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Mrs. Monk's Would-be Diary, should have been written by Mrs. Monk, since she is the "Writer" in the family.
However, since she is a writer only in the conceptual sense, I have undertaken to fill these pages on her behalf.
If not by her, these pages will certainly be about her, and other important matters of the day

Leslie Monk, the long suffering.

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Sunday 18 July 04
Love thy Neighbour
We had expected a loud party from neighbour due to balloons and banners on Simon's door, announcing, "this way to the party". I made up alternative banner and added it to the door so it read, "This way to the QUIET PARTY"
We were relieved to get a good nights sleep.
Nevertheless, we woke up to the sound of hammering from the house, three houses away, where they are "modernising".
Besides me, Mrs. Monk.
She asked me if it were legal to work on Sundays.
"No", I said, but she already knew the answer. She was really asking me to do something about the illegal hammerings, but I continued to lounge away a Sunday lie-in.
Eventually rose and did some domestic chores until mid afternoon and got ready to visit Kate's house to celebrate or commiserate on Mrs. Monk's imminent departure from her present school teaching position.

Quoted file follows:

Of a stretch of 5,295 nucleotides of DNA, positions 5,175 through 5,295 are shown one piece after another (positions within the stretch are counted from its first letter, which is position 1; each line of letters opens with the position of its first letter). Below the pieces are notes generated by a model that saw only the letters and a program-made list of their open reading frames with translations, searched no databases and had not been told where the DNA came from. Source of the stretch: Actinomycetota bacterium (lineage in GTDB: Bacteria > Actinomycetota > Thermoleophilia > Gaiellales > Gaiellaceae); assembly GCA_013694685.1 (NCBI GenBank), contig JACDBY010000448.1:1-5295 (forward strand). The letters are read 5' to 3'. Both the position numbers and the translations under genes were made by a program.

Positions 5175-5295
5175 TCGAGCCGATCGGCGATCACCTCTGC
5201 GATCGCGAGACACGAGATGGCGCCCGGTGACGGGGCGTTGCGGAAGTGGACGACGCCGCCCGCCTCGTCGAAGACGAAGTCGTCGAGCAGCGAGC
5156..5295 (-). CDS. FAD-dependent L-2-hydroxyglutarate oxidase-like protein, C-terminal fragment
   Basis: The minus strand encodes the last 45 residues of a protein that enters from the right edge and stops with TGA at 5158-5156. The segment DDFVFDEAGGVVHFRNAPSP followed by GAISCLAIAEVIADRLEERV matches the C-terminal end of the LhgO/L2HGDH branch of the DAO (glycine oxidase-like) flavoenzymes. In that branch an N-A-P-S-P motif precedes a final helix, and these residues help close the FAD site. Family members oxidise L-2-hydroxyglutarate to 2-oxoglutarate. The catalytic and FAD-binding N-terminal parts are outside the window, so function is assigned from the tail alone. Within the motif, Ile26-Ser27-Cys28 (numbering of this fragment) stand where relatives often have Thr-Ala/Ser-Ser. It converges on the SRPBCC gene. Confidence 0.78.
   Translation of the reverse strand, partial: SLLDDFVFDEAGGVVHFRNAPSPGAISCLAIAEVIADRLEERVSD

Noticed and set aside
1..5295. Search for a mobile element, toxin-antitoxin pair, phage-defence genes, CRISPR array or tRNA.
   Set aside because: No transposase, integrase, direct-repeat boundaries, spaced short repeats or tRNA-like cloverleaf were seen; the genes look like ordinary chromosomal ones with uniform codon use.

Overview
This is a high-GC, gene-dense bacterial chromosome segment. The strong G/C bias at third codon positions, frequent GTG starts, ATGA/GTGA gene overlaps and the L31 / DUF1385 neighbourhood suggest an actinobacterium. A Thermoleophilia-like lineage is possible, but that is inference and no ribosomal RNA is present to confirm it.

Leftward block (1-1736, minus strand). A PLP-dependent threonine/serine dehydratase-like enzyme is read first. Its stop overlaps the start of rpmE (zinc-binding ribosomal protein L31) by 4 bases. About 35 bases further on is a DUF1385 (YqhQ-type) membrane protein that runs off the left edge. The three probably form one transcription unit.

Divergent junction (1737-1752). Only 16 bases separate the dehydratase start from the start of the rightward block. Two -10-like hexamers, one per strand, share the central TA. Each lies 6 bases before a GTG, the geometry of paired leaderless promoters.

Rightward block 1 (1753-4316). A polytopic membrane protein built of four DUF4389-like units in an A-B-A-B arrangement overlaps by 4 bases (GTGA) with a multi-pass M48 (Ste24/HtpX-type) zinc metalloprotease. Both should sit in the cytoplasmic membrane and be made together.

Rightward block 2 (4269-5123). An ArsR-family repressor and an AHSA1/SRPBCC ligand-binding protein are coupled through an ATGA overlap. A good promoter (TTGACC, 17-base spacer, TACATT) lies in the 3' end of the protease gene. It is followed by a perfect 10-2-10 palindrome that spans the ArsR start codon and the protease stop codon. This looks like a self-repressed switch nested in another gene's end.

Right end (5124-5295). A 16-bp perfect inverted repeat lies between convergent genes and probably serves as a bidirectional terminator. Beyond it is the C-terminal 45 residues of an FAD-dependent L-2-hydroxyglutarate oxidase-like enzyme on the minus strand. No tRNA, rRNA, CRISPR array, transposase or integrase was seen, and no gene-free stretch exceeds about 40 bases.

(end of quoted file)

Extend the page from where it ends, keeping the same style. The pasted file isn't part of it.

Put on some brand new trousers and some deodorant. It was a muggy day.
Last words spoken to Mrs. Monk before we left the house were, "I don't have my keys, you have them"
The door slammed behind us, but neither of us had keys.
Walked around the back of the house and considered climbing over 6 ft wall covered in saturated overgrown ivy in my new trousers. Thought better of it.
Returned to front of house.
Mrs. Monk went about calling our neighbour Simon so that we can access our rear garden from his. Simon tends to sleep during the day. He has his reasons.
Meanwhile, I noted a first floor window was open.
The hammerers were still at work so I waltzed down and asked to borrow a ladder, making sure to make polite small talk.
Not only did they loan me a ladder but they carried it down the road for me.
Before I could climb the ladder, a further fuss was brewing. Simon had stepped out of his house, responding to Mrs. Monk's phone call and, having been fast asleep, rubbed his eyes, and pondered his front door which he also allowed to close behind him.
We were now all locked out of our respective houses.
I looked down at Simon's bare feet.
I made my way up the ladder and soon realised that there was only one way through the small top window, head first, and hope for a soft landing.
Simon was eventually able to get back to his rear garden by way of our rear garden, over the fence in his bare feet, and with the aid of different ladders. His back door was open.
We made further preparations to set off once more. Mrs. Monk thanked the builders.
"Thank god you are working on Sunday", she said with some mischief.
"So where are my keys Mrs. Monk," I ask.
She confessed sheepishly, they were in her pocket all the while.